Sources told the Guardian that the Lithuanian government attempted to get Sweden to remove their opposition by calling Carl Bildt, Sweden’s foreign minister, to no avail.
Officials stated that this latest fiasco has highlighted the splits that have emerged within the EU and calls for among pro-EU figures for European cyber defenses.
“We need our own capacities, European cloud computing, EU strategic independence,” said Michael Barnier, a French politician and European commissioner for the single market.
Interestingly, the Guardian states that “senior east and west European politicians and intelligence veterans privately suspect a Russian role in the intelligence row.”
What this alleged role is, exactly, is unclear but they point to the reported presence of the whistleblower, Edward Snowden, in Moscow’s airport and the controversy surrounding the forced landing of Bolivian President Evo Morales’ plane.
daily alternative | alternative news – Britain and Sweden block critical talks on espionage and intelligence between EU and US
Britain’s House Price Crash – 2016 Predictions Mount
Housing in many countries, especially Britain, is no longer an investment; it’s now made up of three fundamentals: consumption, crime and concern. The general public getting on the bandwagon with cheap loans is consumption. The crime slot is taken now that over 40% of Britain’s housing stock is bought in cash with property used as an international laundrette to wash hundreds of billions and concern comes from savers who quite rightly think that the banks and government will steal their hard-earned (low or negative savings rates), tax-paid money that drives a reluctant middle class into becoming landlords.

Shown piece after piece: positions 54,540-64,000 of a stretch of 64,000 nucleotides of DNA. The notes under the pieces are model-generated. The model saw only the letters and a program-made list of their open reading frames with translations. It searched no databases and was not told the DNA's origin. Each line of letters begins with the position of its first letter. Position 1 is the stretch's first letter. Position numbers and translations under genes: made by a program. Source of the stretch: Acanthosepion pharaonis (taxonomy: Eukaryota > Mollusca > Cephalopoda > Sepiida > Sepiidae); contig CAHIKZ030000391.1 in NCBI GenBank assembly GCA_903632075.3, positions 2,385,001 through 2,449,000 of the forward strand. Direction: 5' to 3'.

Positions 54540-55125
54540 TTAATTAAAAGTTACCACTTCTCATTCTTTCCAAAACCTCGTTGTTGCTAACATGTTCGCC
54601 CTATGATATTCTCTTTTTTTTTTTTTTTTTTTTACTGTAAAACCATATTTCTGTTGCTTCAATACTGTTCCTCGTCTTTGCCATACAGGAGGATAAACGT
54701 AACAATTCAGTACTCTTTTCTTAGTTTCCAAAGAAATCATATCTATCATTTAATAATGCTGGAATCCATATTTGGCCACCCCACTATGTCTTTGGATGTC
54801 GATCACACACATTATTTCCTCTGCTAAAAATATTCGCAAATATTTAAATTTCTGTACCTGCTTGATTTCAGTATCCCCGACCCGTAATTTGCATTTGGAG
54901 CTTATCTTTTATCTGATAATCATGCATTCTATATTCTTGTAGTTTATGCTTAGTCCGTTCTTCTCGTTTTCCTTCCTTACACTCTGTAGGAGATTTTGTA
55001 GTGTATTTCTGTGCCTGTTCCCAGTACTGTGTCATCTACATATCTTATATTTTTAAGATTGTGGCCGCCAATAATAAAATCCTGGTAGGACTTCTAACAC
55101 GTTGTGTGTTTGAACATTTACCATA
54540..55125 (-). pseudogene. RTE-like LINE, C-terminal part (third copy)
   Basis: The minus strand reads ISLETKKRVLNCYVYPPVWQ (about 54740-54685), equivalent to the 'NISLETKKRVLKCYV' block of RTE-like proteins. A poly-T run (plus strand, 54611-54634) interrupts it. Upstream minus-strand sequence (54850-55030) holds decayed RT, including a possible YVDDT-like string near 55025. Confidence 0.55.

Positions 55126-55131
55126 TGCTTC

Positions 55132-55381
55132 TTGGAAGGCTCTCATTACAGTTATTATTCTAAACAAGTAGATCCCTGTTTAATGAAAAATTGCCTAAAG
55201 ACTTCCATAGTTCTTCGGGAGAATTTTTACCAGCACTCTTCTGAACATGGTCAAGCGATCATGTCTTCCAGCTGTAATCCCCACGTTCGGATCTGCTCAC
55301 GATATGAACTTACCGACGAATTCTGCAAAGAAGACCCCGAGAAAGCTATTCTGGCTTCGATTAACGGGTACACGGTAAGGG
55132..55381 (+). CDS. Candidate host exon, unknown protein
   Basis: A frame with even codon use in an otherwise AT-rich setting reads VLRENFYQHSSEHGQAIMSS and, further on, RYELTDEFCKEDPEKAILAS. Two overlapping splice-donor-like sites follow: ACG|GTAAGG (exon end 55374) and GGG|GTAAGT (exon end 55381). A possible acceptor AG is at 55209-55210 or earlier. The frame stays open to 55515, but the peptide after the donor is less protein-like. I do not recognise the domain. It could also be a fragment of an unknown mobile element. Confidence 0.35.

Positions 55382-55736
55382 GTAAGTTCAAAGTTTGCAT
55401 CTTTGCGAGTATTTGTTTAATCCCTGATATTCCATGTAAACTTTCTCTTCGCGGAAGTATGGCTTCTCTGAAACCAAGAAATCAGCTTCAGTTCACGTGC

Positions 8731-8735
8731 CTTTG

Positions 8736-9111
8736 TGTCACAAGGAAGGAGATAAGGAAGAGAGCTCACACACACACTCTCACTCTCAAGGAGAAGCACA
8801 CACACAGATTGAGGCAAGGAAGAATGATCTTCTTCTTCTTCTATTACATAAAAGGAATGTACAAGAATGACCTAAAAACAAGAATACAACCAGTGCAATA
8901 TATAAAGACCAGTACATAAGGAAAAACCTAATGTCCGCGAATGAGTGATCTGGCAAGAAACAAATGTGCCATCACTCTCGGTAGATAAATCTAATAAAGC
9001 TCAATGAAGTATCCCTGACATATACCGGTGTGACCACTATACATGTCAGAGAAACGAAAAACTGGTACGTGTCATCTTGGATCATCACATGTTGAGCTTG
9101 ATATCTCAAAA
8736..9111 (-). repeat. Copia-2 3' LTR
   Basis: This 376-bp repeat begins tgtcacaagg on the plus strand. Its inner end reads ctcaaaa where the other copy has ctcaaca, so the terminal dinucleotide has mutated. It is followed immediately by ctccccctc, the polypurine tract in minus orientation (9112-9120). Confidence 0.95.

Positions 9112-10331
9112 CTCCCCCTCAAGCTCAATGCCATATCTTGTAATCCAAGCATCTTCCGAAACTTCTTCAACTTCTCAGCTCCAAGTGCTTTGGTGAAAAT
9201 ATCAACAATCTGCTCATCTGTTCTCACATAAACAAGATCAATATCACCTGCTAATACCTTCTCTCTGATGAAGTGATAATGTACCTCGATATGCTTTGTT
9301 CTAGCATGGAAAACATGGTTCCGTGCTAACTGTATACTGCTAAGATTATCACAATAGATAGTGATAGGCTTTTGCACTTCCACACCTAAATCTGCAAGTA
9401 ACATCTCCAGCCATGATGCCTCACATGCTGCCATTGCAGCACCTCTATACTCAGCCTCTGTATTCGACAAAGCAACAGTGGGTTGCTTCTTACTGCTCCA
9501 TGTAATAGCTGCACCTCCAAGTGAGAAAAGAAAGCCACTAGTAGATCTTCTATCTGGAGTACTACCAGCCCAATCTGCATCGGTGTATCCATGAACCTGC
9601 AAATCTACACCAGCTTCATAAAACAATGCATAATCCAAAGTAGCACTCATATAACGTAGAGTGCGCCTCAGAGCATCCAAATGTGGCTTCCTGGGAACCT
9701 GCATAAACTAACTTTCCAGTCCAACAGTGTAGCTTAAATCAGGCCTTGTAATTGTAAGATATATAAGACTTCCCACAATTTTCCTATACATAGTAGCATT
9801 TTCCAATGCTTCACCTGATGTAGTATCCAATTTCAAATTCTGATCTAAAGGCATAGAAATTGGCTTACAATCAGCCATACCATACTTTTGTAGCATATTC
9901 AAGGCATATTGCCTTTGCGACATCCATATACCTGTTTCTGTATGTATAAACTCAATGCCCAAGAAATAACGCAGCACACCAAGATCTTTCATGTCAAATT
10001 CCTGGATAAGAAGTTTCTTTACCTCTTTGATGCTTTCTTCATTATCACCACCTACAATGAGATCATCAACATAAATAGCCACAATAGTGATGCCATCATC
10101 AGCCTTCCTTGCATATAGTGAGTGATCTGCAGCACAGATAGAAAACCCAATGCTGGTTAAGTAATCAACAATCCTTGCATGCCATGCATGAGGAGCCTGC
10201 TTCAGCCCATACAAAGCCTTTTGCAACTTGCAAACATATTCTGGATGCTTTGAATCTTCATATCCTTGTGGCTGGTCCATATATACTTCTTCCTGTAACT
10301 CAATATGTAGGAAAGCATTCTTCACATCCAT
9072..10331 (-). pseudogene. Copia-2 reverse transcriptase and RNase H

Cheap loans will prevail but credit is drying up the world over. The criminals have stopped buying in over-heated Britain and even George Osborne, who has fueled the bubble, is taking action against amateur landlords that make up the vast majority of property investors in Britain.
But don’t take my word for it. Predictions of a house price crash in 2016 are now mounting thick and fast, something unheard of in previous property recessions and particularly back in 2007 just before the last epic fall.
We kick off with consumption. The Week has a piece from Pete Redfern, the chief executive of Taylor Wimpey, Britain’s biggest house builder who says that “The UK is in a “borderline place” on home ownership as a result of rampant price rises and more needs to be done to rein in the pace of (property) inflation”. It also makes the observation that “London, where the housing market is becoming so detached from the wider UK that it has been called “another country”.
Then we have dodgy dosh from overseas; as RT reports – “Asian and Russian luxury homebuyers are deserting London’s property market amid economic uncertainty. Property buyers from Asia made up 26 percent of those buying homes in wealthy areas of London such as Kensington, Chelsea, and Belgravia in the first three quarters of last year. That figure has dropped to 6 percent according to figures compiled by estate agent Hamptons for the Financial Times”.